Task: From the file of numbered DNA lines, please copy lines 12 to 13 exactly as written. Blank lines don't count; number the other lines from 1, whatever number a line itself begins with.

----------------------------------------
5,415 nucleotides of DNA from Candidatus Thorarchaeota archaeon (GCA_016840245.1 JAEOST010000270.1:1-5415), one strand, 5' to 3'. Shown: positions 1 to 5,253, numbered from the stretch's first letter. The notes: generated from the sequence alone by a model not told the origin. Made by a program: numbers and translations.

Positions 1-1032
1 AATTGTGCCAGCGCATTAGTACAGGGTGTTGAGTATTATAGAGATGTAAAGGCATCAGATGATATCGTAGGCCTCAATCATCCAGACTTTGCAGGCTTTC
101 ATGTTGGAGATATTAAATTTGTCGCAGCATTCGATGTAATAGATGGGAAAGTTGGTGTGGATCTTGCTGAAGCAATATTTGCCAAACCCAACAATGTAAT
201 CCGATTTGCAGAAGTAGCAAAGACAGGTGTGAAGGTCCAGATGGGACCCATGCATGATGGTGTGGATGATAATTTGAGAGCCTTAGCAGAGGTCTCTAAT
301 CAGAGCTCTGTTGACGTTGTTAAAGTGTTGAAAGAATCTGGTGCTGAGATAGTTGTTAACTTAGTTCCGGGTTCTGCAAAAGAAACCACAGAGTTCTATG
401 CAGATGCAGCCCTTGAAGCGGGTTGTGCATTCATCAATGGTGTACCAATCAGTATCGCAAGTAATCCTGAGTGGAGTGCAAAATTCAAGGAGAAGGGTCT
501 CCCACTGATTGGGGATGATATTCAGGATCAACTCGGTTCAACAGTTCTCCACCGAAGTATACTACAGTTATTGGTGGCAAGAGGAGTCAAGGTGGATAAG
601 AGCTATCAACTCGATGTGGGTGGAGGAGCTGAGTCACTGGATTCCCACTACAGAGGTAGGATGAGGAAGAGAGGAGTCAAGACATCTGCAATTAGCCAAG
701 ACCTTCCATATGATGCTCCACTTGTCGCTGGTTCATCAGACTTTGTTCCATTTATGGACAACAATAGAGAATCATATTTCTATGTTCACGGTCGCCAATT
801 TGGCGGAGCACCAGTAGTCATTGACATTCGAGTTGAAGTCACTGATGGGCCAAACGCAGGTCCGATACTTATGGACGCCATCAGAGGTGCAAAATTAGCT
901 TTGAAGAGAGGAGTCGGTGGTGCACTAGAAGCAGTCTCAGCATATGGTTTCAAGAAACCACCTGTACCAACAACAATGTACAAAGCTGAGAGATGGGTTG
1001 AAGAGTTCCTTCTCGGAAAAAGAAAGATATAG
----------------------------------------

901 TTGAAGAGAGGAGTCGGTGGTGCACTAGAAGCAGTCTCAGCATATGGTTTCAAGAAACCACCTGTACCAACAACAATGTACAAAGCTGAGAGATGGGTTG
1001 AAGAGTTCCTTCTCGGAAAAAGAAAGATATAG